At SLAC, Web page changes have been automatically handled by the backup procedure on the HEP web site by means of a cascading name change that allows a limited number of iterations of a particular web page to be backed up and saved at any given time. In this process, the URL name travels to the newest iteration of the page; and backup name 1 is assigned to the immediately superseded iteration. At the time of the next backup, name 2 is assigned to the first iteration; name 1 is assigned to the second iteration, and the URL name is placed on the most current, or third, iteration. After the upper limit of backup documents of a single page have been stored (at SLAC, this number is six) the next subsequent backup cycle triggers the disposal of the oldest iteration in storage.

Using file lists of the backup tapes, one can determine when a particular Web document was created ONLY IF a tape was taken out of the backup cycle, and therefore not overwritten, before an original Web document reached its seventh iteration. In fact, the earliest Web pages at SLAC were set aside through precisely such interventions.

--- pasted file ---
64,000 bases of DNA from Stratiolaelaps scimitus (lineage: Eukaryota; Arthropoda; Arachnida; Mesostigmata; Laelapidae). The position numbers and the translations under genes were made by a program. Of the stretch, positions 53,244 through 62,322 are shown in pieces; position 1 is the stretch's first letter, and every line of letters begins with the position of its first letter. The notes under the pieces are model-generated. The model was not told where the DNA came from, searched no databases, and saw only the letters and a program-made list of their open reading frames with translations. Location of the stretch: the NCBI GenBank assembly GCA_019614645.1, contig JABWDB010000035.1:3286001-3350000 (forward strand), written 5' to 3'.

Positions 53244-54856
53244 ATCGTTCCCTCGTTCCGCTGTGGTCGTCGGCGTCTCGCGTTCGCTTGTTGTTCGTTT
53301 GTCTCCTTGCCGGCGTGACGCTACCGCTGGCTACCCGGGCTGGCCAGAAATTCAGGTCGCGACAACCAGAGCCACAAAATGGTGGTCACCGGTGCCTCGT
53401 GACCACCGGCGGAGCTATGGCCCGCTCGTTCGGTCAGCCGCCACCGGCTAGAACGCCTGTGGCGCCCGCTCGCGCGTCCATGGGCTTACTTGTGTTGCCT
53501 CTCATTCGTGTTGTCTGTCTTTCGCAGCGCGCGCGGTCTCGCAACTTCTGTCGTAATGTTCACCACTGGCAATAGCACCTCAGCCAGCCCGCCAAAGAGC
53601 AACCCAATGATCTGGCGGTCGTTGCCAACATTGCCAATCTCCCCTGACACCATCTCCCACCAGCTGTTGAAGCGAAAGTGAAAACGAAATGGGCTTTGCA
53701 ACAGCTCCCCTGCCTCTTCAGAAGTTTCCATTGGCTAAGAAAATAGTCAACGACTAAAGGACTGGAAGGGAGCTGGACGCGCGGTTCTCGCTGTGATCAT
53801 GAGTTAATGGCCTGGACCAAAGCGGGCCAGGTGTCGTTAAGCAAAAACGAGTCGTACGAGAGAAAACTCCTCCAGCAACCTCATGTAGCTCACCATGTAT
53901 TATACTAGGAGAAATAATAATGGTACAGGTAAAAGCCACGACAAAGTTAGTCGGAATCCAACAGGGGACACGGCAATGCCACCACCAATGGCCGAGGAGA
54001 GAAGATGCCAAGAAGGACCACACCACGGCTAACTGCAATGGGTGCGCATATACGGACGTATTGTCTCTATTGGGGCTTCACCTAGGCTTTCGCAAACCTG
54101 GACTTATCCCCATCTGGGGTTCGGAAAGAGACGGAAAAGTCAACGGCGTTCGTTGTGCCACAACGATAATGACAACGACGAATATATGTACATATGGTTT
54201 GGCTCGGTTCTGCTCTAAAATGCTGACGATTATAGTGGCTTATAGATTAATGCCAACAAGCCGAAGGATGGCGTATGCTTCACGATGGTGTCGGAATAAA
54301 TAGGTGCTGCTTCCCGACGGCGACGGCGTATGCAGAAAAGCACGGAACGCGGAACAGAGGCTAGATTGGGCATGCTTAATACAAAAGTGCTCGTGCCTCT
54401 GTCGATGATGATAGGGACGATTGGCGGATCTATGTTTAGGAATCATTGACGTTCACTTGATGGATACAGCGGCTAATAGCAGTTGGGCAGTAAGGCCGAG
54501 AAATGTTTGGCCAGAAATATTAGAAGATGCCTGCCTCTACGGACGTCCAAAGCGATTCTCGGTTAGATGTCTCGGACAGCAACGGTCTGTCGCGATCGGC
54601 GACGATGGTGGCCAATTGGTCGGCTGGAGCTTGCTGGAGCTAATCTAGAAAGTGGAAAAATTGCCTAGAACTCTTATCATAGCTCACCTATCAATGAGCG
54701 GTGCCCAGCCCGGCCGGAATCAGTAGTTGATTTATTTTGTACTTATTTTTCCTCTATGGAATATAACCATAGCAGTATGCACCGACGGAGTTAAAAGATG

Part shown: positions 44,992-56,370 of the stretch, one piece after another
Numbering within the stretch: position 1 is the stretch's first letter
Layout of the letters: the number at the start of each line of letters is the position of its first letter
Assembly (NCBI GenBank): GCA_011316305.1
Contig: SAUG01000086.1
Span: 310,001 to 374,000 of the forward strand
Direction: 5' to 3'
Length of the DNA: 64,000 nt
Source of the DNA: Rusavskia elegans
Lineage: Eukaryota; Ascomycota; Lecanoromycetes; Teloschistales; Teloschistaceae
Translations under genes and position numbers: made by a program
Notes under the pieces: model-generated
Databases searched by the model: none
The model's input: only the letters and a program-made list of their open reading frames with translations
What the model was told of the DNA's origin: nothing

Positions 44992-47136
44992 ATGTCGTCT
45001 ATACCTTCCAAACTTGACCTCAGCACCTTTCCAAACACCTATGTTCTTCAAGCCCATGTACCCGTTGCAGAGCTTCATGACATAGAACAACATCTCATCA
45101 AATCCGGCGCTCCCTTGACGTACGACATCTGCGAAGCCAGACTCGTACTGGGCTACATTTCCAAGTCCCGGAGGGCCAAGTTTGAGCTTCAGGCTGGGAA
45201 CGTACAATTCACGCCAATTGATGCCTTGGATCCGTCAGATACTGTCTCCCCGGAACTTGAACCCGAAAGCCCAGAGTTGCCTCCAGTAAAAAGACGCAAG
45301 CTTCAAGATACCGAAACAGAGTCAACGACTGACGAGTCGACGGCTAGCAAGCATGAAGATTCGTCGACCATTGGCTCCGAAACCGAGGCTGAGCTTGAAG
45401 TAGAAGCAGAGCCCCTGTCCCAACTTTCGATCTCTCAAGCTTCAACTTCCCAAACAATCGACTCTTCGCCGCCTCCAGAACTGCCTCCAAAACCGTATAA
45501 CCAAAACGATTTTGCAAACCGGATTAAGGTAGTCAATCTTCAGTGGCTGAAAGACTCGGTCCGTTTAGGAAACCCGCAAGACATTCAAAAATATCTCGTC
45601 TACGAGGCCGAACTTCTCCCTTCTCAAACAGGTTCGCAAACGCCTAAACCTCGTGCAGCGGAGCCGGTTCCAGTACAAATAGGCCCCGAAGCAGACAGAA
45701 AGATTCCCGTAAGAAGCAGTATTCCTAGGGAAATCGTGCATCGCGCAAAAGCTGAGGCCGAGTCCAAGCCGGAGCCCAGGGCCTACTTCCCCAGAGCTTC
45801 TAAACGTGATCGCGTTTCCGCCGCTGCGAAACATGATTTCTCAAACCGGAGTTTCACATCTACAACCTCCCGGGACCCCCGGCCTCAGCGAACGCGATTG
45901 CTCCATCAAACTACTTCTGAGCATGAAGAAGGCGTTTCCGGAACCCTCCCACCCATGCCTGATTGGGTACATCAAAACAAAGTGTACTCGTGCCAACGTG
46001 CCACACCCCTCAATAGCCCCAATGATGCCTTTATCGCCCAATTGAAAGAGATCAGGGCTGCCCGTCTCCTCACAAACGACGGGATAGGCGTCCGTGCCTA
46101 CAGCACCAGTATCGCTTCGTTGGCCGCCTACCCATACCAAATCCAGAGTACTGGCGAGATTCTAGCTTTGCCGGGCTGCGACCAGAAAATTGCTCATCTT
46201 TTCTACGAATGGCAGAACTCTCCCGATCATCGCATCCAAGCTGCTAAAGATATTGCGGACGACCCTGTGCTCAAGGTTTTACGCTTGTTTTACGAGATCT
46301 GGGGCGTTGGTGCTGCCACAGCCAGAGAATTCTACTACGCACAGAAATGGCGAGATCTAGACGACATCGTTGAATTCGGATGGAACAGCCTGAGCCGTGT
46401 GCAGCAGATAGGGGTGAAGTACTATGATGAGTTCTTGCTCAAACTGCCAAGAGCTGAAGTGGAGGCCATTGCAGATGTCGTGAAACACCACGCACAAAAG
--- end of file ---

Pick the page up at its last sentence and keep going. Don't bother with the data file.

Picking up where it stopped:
In the effort to locate SLAC's first web page on the "archived" backups, a combination of personal recollections of WWW Wizards and information from other electronic records (e-mail) was used to establish a rough estimation of the date of the page. "Archived" backups from that time period were then reviewed for the earliest-dated version of the document name. Using this approach, a digital copy of SLAC's first web page was located on the backups.

This same approach will now have to be used to locate the other early web pages which will be appraised as permanent at SLAC, including the first web pages for each experimental group and, most likely, the first web pages for each department. Another historic page that will be sought in the early SLAC web backups is the code for the first World Wide Web page in China, which was set up with assistance from SLAC staff, in support of a collaboration with the Institute of High Energy Physics in Beijing. [22]